World Health Assembly: Nigeria deserves special attention on health security – Mrs. Saraki


Wife of the Senate President and Special Advisor to the Independent Advisory Group (IAG) to the World Health Organisation regional office for Africa (WHO AFRO), Barr. Toyin Saraki, yesterday joined senior WHO figures, including Dr. Tedros Adhanom Ghebreyesus, Director-General of the WHO, and Dr. Matshidiso Moeti, WHO Regional Director for Africa, at the meeting during the 71st World Health Assembly.

In her address, Mrs Saraki appreciated WHO for clarifying its transformation plan, as Nigeria could be in danger of falling through the gap of the transition.

She however urged the WHO to consider Nigeria to be given special category as a global health security issue in terms of infectious diseases.

Mrs Saraki said, “We must strengthen civil society and the private sector to mobilise domestic resources. I would like to add my voice to the request for Nigeria to be given a special category as a global health security issue in terms of infectious diseases and further suggest that the WHO country offices consider assisting the capacity building of the private sector to bring them up to speed and thereby be able to step into the breach.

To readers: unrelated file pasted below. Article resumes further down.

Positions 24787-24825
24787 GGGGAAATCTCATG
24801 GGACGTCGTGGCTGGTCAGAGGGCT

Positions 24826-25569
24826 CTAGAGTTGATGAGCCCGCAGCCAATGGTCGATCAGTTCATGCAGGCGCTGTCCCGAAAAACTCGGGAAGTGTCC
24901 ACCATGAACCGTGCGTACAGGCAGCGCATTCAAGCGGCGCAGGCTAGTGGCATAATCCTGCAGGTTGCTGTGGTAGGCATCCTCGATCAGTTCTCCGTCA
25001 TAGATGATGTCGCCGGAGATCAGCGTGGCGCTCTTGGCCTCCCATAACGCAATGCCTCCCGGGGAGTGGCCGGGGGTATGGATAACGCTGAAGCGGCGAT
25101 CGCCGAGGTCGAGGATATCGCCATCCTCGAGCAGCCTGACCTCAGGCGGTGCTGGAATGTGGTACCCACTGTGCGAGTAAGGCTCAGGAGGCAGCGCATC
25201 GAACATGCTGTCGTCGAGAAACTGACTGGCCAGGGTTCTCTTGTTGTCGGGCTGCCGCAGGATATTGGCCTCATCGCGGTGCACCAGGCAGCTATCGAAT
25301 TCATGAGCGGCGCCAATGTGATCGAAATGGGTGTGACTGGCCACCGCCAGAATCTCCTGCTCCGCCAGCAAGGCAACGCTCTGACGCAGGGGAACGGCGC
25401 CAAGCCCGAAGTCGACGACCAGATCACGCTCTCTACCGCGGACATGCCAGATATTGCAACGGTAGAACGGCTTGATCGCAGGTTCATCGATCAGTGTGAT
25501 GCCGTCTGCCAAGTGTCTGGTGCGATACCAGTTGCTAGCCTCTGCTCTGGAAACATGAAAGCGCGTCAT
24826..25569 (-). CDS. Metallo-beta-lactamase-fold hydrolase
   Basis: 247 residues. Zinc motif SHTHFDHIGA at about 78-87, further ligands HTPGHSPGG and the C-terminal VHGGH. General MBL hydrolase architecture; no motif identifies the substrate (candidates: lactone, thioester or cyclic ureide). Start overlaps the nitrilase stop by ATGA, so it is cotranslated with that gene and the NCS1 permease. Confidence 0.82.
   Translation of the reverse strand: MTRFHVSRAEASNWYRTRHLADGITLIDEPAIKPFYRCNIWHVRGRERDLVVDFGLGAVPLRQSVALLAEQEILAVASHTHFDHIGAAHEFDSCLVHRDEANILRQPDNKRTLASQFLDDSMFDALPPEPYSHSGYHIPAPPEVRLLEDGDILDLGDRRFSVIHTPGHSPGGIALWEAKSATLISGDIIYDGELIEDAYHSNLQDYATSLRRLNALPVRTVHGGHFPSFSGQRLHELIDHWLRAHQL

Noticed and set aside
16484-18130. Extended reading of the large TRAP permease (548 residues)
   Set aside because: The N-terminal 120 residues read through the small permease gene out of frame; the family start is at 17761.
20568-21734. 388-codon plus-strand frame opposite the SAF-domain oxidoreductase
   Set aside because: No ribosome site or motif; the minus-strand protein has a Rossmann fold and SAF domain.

“As Special Advisor to the WHO Africa regional office, I believe that it demonstrates a critical commitment to strengthening life-saving immunisation across the continent.

“Vaccination in some African countries, including Nigeria, should be regarded as a national priority, as it protects not just an individual, but a whole community. An increase of vaccine coverage in low- and middle-income countries by 2030 would prevent 24 million people from falling into poverty due to health expenses,” she said.

Mrs Saraki however added that, “Achieving the WHO’s 2030 immunization ambition will save more than 1.9 million lives over the next decade and generate $58 million of economic benefits. I commend the WHO for presenting an overwhelming business and moral case for immunisation.”

Responding, Dr. Tedros Adhanom Ghebreyesus, said, “We have released this business case to map out how WHO will better support countries to strengthen their national immunisation plans. Immunisation is an important building block of strong primary health care and universal health coverage.”


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